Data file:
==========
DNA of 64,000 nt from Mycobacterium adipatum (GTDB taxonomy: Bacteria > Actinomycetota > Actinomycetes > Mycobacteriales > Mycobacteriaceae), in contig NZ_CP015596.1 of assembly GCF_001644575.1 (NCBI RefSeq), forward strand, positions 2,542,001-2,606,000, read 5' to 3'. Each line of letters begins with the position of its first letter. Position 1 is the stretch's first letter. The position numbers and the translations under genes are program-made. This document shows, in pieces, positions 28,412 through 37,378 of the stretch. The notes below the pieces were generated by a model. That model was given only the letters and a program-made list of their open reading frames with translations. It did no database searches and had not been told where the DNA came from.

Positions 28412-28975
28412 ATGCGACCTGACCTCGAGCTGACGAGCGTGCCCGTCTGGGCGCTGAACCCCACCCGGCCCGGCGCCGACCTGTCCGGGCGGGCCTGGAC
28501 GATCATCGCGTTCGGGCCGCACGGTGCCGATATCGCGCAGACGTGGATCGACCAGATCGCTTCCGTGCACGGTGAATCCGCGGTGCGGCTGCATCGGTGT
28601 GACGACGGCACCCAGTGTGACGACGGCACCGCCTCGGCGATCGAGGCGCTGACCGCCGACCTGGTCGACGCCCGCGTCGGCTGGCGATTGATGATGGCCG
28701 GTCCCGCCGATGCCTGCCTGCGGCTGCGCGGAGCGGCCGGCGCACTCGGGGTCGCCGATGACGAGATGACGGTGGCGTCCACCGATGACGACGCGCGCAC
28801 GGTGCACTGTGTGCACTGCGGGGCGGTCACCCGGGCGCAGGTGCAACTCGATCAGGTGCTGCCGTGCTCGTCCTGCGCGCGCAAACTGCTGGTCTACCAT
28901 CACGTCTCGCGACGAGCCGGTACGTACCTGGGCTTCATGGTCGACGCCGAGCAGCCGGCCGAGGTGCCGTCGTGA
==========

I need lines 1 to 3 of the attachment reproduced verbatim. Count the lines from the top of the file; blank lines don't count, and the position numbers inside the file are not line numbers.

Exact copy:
DNA of 64,000 nt from Mycobacterium adipatum (GTDB taxonomy: Bacteria > Actinomycetota > Actinomycetes > Mycobacteriales > Mycobacteriaceae), in contig NZ_CP015596.1 of assembly GCF_001644575.1 (NCBI RefSeq), forward strand, positions 2,542,001-2,606,000, read 5' to 3'. Each line of letters begins with the position of its first letter. Position 1 is the stretch's first letter. The position numbers and the translations under genes are program-made. This document shows, in pieces, positions 28,412 through 37,378 of the stretch. The notes below the pieces were generated by a model. That model was given only the letters and a program-made list of their open reading frames with translations. It did no database searches and had not been told where the DNA came from.

Positions 28412-28975
28412 ATGCGACCTGACCTCGAGCTGACGAGCGTGCCCGTCTGGGCGCTGAACCCCACCCGGCCCGGCGCCGACCTGTCCGGGCGGGCCTGGAC